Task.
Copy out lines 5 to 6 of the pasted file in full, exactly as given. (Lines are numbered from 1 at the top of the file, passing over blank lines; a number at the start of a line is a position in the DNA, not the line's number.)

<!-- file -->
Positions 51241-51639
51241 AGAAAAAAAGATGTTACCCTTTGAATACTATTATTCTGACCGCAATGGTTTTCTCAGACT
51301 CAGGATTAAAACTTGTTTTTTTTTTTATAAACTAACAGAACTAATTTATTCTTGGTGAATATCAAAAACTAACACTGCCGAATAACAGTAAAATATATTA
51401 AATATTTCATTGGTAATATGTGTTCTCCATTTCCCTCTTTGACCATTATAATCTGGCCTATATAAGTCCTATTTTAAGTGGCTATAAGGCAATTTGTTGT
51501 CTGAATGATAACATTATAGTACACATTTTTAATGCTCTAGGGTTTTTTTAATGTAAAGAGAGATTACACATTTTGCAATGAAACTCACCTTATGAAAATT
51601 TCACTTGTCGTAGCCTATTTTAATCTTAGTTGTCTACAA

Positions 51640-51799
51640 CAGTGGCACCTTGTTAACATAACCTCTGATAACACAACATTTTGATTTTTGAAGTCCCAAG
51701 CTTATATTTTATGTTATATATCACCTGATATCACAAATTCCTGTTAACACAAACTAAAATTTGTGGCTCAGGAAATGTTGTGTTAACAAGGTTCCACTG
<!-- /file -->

51501 CTGAATGATAACATTATAGTACACATTTTTAATGCTCTAGGGTTTTTTTAATGTAAAGAGAGATTACACATTTTGCAATGAAACTCACCTTATGAAAATT
51601 TCACTTGTCGTAGCCTATTTTAATCTTAGTTGTCTACAA